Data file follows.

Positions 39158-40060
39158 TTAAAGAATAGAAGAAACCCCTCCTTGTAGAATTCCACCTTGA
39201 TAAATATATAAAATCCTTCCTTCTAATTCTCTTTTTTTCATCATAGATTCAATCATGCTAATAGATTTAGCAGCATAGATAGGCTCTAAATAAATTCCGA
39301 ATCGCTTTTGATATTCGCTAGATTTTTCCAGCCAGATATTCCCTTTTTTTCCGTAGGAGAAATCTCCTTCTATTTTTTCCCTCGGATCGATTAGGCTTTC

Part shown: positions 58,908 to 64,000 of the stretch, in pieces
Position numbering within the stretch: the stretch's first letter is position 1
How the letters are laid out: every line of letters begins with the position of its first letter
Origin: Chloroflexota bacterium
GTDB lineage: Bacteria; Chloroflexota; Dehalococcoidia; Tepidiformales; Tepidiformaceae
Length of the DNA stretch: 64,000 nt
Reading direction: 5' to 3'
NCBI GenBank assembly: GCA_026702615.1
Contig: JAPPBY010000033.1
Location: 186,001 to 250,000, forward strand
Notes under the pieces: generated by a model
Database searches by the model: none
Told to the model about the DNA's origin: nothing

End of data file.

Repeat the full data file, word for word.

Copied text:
Positions 39158-40060
39158 TTAAAGAATAGAAGAAACCCCTCCTTGTAGAATTCCACCTTGA
39201 TAAATATATAAAATCCTTCCTTCTAATTCTCTTTTTTTCATCATAGATTCAATCATGCTAATAGATTTAGCAGCATAGATAGGCTCTAAATAAATTCCGA
39301 ATCGCTTTTGATATTCGCTAGATTTTTCCAGCCAGATATTCCCTTTTTTTCCGTAGGAGAAATCTCCTTCTATTTTTTCCCTCGGATCGATTAGGCTTTC

Part shown: positions 58,908 to 64,000 of the stretch, in pieces
Position numbering within the stretch: the stretch's first letter is position 1
How the letters are laid out: every line of letters begins with the position of its first letter
Origin: Chloroflexota bacterium
GTDB lineage: Bacteria; Chloroflexota; Dehalococcoidia; Tepidiformales; Tepidiformaceae
Length of the DNA stretch: 64,000 nt
Reading direction: 5' to 3'
NCBI GenBank assembly: GCA_026702615.1
Contig: JAPPBY010000033.1
Location: 186,001 to 250,000, forward strand
Notes under the pieces: generated by a model
Database searches by the model: none
Told to the model about the DNA's origin: nothing